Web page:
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For the organization ALAM, see Association of Licensed Automobile Manufacturers
Alam can be an Arabic surname or it can also mean flag, sign, or world.
Al'am as flag or sign
'Alam means "flag" or "sign" in Arabic. In Egypt, it may refer to a stone heap set up to mark a path in the desert.
'Alam is also of spiritual significance for the Twelver Shia Muslims. Though all Shias including those of Iraq, Iran, Afghanistan, Lebanon, Azerbaijan, Turkey, Bahrain, Saudi Arabia, and Syria carry 'Alams in their processions in Ashura, the ones in India and Pakistan are specifically of a different kind and have more of a spiritual significance. An Alam with a "Panja" on top of it is considered to be a religious flag of Islam, and it is said to be carried by the Prophet Muhammed, Hazrat Ali and Hazrat Abbas ibn Ali during battles or expeditions. The battle of Karbala further glorifies its importance. An Alam is usually seen during Muharram processions and at designated sites in Shia Mosques.
Historically, the Prophet's family had a unique flag that represented the Bani Hashim clan in specific. One honorable member of the family would be chosen to carry this as a representation to others. Earlier it was green in color and was given to first Imam Ali ibn Abitalib by Prophet Mohammad himself, then Ali ibn Abitalib gave this Alam to his son Al Abbas ibn Ali who held this Alam till his last breath in the Battle of Karbala. After the event of Karbala, Alams during azadari procession are colored black or red.
It is thought to have been a black drape on a wooden pole with an emblem on the top. The Alams of India and Pakistan usually have one that is a long wooden pole mounted with a silver or metal "Panja" (meaning a claw or palm of your hand). An 'Alam is usually seen during Muharram Processions and at designated sites in Shia Mosques today. Though there are Sufi shrines or mausoleums of Pirs that still have decorated 'Alams in Muharram in such cities as Karachi and Mumbai, this practice being performed by people other than Shia Muslims has subsided over the last two decades out of fears of attacks by Wahhabis. An example of people who still practice "Hosay" or a multicultural event on the tenth of Muharram and carry 'Alams can be found in Trinidad and Tobago. These Indians left India at a time when the Pir system was still in effect and this cross cultural event was still practiced without persecution.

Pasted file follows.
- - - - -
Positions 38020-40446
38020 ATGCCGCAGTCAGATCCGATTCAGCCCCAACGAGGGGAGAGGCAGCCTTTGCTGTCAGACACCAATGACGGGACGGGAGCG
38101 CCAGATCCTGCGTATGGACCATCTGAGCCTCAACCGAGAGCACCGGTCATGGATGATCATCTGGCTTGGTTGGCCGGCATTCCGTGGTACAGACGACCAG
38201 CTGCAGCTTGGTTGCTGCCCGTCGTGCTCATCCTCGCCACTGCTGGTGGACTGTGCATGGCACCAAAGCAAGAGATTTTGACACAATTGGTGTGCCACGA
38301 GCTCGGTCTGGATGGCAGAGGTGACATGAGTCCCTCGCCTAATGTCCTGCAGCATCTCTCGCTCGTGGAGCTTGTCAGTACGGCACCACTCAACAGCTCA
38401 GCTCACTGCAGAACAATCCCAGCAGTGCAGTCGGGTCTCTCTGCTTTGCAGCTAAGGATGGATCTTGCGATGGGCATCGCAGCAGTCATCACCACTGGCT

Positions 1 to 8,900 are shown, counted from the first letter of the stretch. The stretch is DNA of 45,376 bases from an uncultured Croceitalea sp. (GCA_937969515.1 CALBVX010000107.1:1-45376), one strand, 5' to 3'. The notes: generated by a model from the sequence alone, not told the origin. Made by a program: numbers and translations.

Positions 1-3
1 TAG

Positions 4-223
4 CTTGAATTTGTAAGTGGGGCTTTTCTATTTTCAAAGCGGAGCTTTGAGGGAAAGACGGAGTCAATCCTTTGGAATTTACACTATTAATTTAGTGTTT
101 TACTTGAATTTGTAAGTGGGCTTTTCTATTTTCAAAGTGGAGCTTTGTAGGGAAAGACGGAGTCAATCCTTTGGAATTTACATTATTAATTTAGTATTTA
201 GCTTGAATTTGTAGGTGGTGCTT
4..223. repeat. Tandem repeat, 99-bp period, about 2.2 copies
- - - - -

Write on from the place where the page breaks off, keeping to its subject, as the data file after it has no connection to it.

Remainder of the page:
The practice of taking out Alam procession during the holy month of Moharram or any festival season is prevalent in India and Pakistan when hundreds of thousands of people come out on the streets holding the Alam in their hands. Alams taken out during celebration are usually green in color and the ones taken out during mourning procession are mostly either black or red in color, black signifies grief while red reminds of revenge for martyrs of Karbala still remaining. Alams in India and Pakistan are sometimes more than 20 feet in length.
People who hold these Alams are referred as Alamdars (the Flag Bearers).